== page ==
Brian Wilson doc: After three failed interviews the Beach Boy’s soul is finally laid bare | Music | Entertainment

“Brian wanted to hear every track all the way through,” Brent remembered. “He never asked to fast forward, he never asked to skip, and when you’re watching the film you can really see him taking it in. He looks over at Jason, nods his head and just says ‘good’. He’s really listening with that Brian Wilson ear and you can see the pride. It’s a beautiful moment.”

One thing is clear: it’s all about the music for Brian. On the cusp of his eightieth birthday, the legend still plays every day and even continues to come out with new songs. The star never looked more confident in the film than when he was in command of a studio. The musicians around him seemed to be in awe, as the talent behind God Only Knows carefully instructs them through his latest recording.

One presence that loomed over the Beach Boys for decades came from across the pond. As Brent well knows, it is impossible to talk about the greatest bands of the 60s without discussing The Beatles. “I think they certainly inspired each other,” the director said. “Brian heard Rubber Soul and it gave him the inspiration to make a whole album of, not just kind of throwaway songs, but great songs.”

Pet Sounds, which is considered The Beach Boys’ greatest album, arrived in 1966 one year after The Beatles released Rubber Soul. Songs like Wouldn’t It Be Nice and God Only Knows were a far cry from the California, suffer boy aesthetic that had been working so well for the band, but Brian knew he had to step up to compete.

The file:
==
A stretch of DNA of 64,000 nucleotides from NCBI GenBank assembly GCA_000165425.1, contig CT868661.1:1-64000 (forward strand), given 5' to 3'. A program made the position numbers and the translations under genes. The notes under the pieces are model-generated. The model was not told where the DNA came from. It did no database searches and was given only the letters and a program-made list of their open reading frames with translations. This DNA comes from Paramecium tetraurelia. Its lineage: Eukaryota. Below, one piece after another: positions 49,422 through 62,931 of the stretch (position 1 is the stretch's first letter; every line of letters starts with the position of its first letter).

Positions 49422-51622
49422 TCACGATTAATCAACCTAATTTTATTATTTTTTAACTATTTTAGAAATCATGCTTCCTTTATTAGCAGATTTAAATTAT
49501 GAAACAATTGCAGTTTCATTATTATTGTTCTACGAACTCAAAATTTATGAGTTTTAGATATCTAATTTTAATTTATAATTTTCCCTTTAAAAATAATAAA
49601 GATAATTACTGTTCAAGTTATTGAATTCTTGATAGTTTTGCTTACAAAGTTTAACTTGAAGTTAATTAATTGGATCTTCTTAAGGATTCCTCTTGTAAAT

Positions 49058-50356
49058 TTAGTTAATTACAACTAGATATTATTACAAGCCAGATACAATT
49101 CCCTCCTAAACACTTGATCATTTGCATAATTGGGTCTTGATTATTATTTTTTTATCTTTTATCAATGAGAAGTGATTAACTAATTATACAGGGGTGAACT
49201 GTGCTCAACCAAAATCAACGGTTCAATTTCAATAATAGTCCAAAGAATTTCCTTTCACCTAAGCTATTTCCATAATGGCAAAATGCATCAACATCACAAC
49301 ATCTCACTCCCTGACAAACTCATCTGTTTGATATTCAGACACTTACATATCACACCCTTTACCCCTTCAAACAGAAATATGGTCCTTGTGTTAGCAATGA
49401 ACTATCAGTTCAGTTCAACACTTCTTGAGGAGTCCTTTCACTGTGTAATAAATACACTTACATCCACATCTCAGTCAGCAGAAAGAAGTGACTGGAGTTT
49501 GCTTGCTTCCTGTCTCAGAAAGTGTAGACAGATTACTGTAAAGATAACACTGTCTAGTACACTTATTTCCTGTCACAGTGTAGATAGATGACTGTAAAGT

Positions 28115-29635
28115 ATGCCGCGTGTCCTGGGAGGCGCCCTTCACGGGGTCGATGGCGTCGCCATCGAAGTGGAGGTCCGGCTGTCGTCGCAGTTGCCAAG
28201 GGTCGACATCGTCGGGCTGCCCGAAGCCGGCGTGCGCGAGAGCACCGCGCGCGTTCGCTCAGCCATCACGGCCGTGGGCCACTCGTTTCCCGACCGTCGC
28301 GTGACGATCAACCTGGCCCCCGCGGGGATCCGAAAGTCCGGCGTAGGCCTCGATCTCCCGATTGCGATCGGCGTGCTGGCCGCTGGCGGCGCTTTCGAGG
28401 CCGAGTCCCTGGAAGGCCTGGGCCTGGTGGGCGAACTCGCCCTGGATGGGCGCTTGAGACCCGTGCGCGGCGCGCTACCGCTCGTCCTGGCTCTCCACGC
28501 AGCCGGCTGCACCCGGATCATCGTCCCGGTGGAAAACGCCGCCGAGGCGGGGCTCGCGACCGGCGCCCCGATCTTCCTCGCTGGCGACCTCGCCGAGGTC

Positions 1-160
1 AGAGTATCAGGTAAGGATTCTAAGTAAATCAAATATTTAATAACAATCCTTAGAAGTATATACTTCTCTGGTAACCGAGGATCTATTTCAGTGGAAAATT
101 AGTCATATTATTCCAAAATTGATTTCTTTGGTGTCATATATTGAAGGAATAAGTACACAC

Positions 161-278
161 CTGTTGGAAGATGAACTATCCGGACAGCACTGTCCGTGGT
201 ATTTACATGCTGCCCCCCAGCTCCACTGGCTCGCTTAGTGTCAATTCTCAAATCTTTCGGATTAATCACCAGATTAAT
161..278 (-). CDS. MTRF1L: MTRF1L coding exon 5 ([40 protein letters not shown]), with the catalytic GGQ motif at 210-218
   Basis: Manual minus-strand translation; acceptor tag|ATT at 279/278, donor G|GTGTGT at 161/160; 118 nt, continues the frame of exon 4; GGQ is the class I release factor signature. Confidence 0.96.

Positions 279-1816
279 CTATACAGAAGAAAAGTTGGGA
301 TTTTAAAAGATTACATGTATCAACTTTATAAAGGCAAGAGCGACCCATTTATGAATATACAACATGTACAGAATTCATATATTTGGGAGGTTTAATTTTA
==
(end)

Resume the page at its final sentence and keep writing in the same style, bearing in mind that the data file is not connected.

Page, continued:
Unfortunately for The Beach Boys, the Liverpudlian powerhouse continued to gather momentum with their release of Sgt. Pepper’s Lonely Hearts Club Band in 1967, while even Brent has admitted that Brian’s attempt to one-up them with unfinished album Smile “would end up being his undoing”.

The director pointed out that, while songwriting talents John and Paul had each other, as well as seminal record producer George Martin, Brian was the sole creative genius in the family. The troubled star held The Beach Boys together and managed to release Pet Sounds in spite of resistance from Capitol Records, his family and his bandmates. 

As the interview came to a close, Brent summed up this time in Brian’s life perfectly. “Part of Brian’s story was that he was just kind of alone and creating this beautiful music,” he said. “And I wish he’d had his own John, Paul or George Martin. Just somebody that could have told him, ‘Man, this is going to be incredible’.”

Brian Wilson: Long Promised Road is now available on Digital Download, Blu-ray and DVD.

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